A Balm In Gilead?

In 1953, the year I was born, my mother had plenty to worry about. A plague was killing the children. Those it didn’t kill, it paralyzed, condemning some to life in an iron lung, a cast iron horizontal tank just large enough to fit a human body, the head protruding out from one end – like spending one’s life in a sealed coffin, rising and falling pressure within the iron lung allowed the stricken patient to breathe. Luckier patients spent their lives in wheelchairs, never to walk again. There was no cure. The plague that put people into those devices: polio, a virus with an unknown route of transmission. The world’s most famous victim of polio: President Franklin Delano Roosevelt. In 1955, Dr. Jonas Salk, a virologist at the University of Pittsburgh School of Medicine, made an announcement: He had developed the first polio vaccine, saving untold numbers, worldwide, from death and disability.

Perhaps the most striking characteristic of Dr. Salk was his humility, his dedication to humanitarian ideals. Although he was hailed as a worker of miracles, he showed no interest in personal gain, but rather saw preserving and advancing the public health as a moral imperative. He could have earned millions from his success, but refused to patent his vaccine.

Fast-forward to the 1980’s. A company called Chiron (ironically, a maker of vaccines), in league with the CDC, identified the hepatitis C genome. Shortly thereafter, in a shocking move that forever changed the landscape of pharmaceutical research, Chiron patented the virus itself. Anyone wishing to conduct experiments on the virus were forced to buy licensing for research, then pay royalties to Chiron on sales of any new approved drugs. This limited the expensive work that needed to be done to develop a cure or vaccine for HCV infection. Nobody knows for certain how many hep C patients died waiting for the cure that has only recently appeared on the scene. How many will continue to die waiting for their insurances to approve them for treatment with new miracle drugs. Were Jonas Salk alive today, he’d likely ask Gilead Sciences, maker of Harvoni, “What do you mean, you’re charging people for this?”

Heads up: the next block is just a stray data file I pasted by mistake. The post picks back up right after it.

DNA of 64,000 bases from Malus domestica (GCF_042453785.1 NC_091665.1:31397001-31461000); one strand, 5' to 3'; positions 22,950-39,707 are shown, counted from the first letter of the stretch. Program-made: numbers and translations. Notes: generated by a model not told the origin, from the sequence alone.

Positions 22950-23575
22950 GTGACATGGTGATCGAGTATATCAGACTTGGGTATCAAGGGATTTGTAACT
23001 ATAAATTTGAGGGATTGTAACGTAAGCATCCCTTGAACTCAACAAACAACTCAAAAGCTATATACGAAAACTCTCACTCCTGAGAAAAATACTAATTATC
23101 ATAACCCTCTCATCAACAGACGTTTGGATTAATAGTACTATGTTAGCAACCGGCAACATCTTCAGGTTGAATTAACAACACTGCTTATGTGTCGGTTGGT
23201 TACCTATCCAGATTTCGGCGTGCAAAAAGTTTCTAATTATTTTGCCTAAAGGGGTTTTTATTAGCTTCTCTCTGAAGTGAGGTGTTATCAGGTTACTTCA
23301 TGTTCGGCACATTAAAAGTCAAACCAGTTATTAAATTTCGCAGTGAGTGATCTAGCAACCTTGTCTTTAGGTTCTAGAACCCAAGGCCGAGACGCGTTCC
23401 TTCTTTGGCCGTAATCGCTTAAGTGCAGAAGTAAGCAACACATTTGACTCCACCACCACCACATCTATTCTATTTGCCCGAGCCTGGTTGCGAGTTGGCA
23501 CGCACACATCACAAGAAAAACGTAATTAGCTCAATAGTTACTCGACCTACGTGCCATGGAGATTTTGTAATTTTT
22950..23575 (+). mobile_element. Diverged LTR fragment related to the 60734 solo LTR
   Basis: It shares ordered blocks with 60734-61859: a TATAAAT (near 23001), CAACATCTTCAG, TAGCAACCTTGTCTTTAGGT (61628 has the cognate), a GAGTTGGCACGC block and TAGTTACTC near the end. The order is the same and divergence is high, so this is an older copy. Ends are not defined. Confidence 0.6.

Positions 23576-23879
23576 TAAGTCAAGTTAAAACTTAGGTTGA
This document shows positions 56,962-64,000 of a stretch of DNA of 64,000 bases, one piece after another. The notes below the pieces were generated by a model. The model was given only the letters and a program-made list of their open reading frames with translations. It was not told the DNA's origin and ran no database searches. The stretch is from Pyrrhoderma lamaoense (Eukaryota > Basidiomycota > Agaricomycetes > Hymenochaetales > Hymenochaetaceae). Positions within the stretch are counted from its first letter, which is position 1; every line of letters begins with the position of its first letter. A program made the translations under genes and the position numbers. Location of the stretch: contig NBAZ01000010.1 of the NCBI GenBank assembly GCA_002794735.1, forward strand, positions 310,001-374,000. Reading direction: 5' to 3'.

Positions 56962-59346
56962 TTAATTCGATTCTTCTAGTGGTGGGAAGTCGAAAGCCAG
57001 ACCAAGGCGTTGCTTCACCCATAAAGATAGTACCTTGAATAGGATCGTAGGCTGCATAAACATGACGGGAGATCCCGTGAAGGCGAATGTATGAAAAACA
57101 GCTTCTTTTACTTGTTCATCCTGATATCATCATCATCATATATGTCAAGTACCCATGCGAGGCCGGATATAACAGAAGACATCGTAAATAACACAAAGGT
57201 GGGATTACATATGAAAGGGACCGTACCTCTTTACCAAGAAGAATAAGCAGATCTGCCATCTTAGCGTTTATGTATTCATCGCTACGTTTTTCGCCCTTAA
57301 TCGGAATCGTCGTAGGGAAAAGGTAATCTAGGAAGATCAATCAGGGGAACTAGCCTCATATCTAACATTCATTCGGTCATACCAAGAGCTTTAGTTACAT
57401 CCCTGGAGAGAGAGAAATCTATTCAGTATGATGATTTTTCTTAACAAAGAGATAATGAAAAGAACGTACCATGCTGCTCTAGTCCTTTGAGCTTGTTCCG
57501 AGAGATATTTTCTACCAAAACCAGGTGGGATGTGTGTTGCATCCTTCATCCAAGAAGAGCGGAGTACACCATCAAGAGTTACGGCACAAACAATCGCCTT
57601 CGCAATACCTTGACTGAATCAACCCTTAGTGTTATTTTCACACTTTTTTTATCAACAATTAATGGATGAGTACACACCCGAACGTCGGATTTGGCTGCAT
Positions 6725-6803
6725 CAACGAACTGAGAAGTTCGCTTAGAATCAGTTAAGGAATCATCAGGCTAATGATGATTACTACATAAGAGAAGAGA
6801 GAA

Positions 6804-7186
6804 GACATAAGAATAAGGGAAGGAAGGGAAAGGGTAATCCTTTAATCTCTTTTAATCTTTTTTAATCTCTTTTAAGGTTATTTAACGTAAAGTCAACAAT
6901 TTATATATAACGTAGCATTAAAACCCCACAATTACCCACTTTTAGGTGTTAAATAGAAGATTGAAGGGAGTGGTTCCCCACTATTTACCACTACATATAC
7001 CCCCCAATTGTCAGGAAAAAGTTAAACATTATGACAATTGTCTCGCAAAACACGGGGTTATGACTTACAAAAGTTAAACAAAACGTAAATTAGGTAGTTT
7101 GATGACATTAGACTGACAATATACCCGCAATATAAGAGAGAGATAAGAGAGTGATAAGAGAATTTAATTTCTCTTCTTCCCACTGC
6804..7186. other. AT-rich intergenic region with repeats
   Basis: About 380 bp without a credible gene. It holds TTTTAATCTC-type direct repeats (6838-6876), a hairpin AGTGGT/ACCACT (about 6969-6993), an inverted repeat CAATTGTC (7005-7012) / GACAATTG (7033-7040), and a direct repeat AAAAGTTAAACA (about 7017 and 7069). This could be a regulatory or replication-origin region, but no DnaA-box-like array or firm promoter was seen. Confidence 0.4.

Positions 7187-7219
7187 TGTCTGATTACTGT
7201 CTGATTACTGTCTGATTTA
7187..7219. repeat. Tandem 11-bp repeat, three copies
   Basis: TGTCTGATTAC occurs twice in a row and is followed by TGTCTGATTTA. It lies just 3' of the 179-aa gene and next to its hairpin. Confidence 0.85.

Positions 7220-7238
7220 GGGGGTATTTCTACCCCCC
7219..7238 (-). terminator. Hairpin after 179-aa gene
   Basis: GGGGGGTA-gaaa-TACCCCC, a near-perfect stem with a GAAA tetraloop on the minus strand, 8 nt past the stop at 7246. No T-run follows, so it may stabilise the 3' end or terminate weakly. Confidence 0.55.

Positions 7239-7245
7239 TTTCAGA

The public health is no longer a moral imperative. It seems these days that our capitalist economic environment and medical morality are mutually exclusive. When asked to justify Harvoni retail pricing at $1,000 a pill, a representative of Gilead Sciences proclaimed, “We believe our pricing reflects the value of the drug.” In fact, Gilead says their drug is a bargain, claiming that paying the high price up front is better than paying far more for treatment of later complications of hepatitis C. How much can we save? Not much, not when insurances won’t pay for Harvoni until the patient moves into medical jeopardy. The results of their pricing have defeated their pricing rationale. If folks really could turn over in their graves, Jonas Salk is riding the rotisserie express.

This article represents the opinions, thoughts, and experiences of the author; none of this content has been paid for by any advertiser. The HepatitisC.net team does not recommend or endorse any products or treatments discussed herein. Learn more about how we maintain editorial integrity here.

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